Hackers hide stolen payment card data inside website product images

The technique makes the compromises harder to detect and prolongs the theft

Attacks that compromise online shops to skim payment card details are increasing and growing in sophistication. The latest technique involves hiding malicious code and stolen data inside legitimate files.

A Dutch researcher reported last week that almost 6,000 online shops, most of them built with the Magento content management system, have malicious code that intercepts and steals payment card data during online transactions. The online storefront of the U.S. National Republican Senatorial Committee (NRSC) was among those websites until earlier this month.

His research also showed that in many cases these compromises go undetected for up to a year. This has to do with the poor understanding of the problem by webmasters who believe that if their sites use HTTPS or a third-party payment processor the customer data is safe. Another factor is hackers' efforts to hide their trails.

Researchers from web security firm Sucuri recently investigated an online shop compromise that wasn't detected by automated scans. On manual investigation, they noticed that one of the site's core files, called Cc.php, had recently been modified.

When analyzing the file, they found malicious code designed to steal payment card data and store it inside an image file. This technique of hiding data inside files with unsuspicious extensions, such as image files, is not new and is intended to avoid detection.

While these files masquerade as images, they are not typically functional, but this wasn't the case in the Magento hack investigated by Sucuri. The file in which the stolen payment card details were stored was actually a legitimate image depicting one of the products sold on the website.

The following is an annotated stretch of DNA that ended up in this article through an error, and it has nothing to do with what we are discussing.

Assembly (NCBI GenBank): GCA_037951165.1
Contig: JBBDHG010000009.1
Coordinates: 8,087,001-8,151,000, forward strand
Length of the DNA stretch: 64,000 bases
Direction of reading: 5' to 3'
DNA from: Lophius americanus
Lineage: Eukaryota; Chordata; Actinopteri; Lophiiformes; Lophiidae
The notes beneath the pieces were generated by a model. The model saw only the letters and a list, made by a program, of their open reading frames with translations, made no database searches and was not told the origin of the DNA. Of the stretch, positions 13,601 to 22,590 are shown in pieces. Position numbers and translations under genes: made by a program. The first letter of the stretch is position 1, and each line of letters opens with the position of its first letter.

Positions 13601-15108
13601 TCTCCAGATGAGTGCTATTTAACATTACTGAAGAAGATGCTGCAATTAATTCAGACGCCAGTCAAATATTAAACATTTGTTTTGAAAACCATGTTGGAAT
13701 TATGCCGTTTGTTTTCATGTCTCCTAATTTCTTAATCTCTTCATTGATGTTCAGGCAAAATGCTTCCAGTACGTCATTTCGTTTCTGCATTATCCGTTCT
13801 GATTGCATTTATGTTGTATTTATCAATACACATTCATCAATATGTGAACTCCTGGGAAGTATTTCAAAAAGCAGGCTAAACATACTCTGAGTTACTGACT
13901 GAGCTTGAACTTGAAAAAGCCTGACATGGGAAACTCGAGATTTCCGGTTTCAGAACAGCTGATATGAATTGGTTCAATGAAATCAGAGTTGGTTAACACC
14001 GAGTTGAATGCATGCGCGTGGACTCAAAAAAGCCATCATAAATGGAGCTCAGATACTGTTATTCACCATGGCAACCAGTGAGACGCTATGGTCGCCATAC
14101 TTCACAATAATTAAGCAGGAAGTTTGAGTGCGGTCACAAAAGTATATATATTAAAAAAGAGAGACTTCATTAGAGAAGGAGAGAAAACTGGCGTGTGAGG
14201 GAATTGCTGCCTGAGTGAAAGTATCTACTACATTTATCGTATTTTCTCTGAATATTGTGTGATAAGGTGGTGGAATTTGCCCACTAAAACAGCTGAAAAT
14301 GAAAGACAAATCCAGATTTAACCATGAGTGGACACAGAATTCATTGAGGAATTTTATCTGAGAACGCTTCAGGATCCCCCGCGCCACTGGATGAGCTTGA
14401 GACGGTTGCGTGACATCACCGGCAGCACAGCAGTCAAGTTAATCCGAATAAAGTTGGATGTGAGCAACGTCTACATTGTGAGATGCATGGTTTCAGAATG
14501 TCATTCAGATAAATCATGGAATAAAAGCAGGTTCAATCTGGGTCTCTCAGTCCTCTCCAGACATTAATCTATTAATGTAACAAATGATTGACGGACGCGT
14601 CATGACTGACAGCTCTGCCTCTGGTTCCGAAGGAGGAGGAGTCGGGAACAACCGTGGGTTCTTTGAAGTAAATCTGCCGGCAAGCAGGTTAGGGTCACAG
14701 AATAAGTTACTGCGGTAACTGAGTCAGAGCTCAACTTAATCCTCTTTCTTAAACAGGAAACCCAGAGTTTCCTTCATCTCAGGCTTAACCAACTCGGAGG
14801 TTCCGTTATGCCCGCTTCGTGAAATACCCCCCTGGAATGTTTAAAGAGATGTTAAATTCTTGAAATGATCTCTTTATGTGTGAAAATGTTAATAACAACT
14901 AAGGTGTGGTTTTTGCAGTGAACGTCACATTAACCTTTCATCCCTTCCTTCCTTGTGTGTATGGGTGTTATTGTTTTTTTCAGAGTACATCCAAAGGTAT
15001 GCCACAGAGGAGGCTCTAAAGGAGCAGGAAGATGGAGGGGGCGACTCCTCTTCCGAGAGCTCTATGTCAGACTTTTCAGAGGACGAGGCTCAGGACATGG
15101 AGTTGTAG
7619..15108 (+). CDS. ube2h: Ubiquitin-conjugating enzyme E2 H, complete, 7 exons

The stolen data was appended at the end, after the image data, keeping the original image intact and viewable in a browser. This method is known as steganography and is even harder to detect than some other ways of hiding data.

"To obtain the stolen numbers, the attacker would not even have to maintain access to the site," Sucuri researcher Ben Martin said in a blog post. "The image was publicly accessible. All the attacker would need to do is download the image from the website just like any other and view its source code."

Sucuri found the same online card swiper infection on other websites, most of them from the U.S., but also from countries like Japan, Turkey, and Saudi Arabia. This means these attacks don't focus on a single country or region.

Companies who run their own online shops should monitor the integrity of their websites and investigate any suspicious modifications of existing files. Unlike other website hacks, these online skimming attacks don't generate any errors or messages that users can report back to the website owner. They simply work silently in the background.

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